Department: Community Sustainability
Katherine Groble is a master’s student in the CARRS department focusing on International Community Development and specializing in Animal Studies. She received her undergraduate degree from the University of Wisconsin, Madison in Animal Behavior and French in 2010. Since then she has worked in the fields of wildlife conservation, ecological restoration, and most recently sustainable agriculture. She currently works with the pastured pigs at the Student Organic Farm and is interested in humane and sustainable livestock production systems. She is also a Masters International student and will be leaving in June, 2013 to complete 27 months of Peace Corps service in Benin, West Africa, before returning to MSU to complete her degree. While there, her she will be assisting with development projects addressing community-based natural resource management and sustainable agriculture techniques. She hopes to integrate this experience into her thesis, which will (tentatively) be centered on the cultural dimensions of the human/animal relationship as they relate to livestock in developing countries.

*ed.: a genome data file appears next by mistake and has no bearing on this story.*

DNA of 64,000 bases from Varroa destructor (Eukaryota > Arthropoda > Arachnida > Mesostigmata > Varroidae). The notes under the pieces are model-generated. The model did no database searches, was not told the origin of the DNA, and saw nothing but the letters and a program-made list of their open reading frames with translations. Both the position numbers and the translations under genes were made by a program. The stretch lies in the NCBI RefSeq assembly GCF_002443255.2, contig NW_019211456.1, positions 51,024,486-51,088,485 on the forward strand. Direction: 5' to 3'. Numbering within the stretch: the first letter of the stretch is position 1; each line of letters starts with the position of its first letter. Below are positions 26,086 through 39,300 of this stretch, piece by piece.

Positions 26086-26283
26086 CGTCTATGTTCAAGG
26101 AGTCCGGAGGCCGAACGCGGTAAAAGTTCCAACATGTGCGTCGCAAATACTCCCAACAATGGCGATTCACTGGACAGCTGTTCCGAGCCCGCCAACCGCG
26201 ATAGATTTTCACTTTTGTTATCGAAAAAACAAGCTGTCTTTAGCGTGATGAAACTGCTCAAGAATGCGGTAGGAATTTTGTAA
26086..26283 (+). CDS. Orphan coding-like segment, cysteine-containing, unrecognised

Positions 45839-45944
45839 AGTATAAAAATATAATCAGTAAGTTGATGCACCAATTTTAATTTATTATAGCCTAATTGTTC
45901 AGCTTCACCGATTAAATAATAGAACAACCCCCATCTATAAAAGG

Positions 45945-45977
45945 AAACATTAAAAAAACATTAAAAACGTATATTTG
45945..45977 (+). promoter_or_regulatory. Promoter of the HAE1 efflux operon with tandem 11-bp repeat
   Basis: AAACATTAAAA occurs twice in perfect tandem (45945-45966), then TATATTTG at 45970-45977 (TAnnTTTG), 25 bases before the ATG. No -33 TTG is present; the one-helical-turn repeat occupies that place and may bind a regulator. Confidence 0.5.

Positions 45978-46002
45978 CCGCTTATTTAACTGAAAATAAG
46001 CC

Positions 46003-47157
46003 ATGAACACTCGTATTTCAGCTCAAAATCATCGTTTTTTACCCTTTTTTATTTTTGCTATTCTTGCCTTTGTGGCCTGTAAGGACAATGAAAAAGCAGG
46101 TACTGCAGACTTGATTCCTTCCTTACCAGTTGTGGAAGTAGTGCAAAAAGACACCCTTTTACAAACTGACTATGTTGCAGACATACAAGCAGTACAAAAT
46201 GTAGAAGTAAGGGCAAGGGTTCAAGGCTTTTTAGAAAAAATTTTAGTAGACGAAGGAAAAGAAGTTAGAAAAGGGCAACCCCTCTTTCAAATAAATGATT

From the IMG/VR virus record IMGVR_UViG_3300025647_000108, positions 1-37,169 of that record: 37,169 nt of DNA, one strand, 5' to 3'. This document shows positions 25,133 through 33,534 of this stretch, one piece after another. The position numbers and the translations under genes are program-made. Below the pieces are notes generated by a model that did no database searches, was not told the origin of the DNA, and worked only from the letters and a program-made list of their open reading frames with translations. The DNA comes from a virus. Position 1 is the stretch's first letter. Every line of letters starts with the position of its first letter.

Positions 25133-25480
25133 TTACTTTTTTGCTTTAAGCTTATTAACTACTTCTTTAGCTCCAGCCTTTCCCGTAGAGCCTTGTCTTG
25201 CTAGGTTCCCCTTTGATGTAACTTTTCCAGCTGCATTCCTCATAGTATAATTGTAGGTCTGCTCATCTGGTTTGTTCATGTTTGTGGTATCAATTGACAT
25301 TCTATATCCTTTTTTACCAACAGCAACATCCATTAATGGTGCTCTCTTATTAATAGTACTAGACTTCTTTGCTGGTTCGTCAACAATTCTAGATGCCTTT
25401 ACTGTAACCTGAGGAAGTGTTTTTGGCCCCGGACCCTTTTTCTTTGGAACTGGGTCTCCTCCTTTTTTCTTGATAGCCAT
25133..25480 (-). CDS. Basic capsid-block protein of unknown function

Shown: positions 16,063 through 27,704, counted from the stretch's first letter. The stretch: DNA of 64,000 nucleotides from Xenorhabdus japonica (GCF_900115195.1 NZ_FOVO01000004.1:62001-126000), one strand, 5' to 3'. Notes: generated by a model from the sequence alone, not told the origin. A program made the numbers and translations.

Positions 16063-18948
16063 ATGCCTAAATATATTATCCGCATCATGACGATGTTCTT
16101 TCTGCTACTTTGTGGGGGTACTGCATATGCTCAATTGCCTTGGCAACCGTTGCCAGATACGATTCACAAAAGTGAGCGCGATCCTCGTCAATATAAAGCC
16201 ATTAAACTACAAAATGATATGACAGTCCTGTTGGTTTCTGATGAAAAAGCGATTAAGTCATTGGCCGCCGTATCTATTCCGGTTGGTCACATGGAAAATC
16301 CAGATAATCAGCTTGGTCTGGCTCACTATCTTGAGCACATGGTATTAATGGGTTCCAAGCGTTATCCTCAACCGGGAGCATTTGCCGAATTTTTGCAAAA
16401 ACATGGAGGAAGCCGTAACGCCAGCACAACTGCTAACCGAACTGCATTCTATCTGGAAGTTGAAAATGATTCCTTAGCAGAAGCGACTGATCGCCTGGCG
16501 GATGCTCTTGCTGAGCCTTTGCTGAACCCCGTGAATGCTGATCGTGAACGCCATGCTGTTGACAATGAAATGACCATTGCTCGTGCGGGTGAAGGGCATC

Jennifer Rebecca Kelly studies environmental sociology focusing on the relationship that humans have with the living world. With an interdisciplinary background her scholarship and views on the nature society divide have embraced a holistic approach. As such, her interests have taken on an experiential dimension, that is, where nature and wildlife interface most vividly with humans. This is revealed in a broad range of areas from an individual’s encounter with the portrait of a wild animal, to exploring the role of experiential education that is centered on the student immersion into a natural environment, to the hunting of wildlife, a relationship that has been portrayed both as an act of love and kill.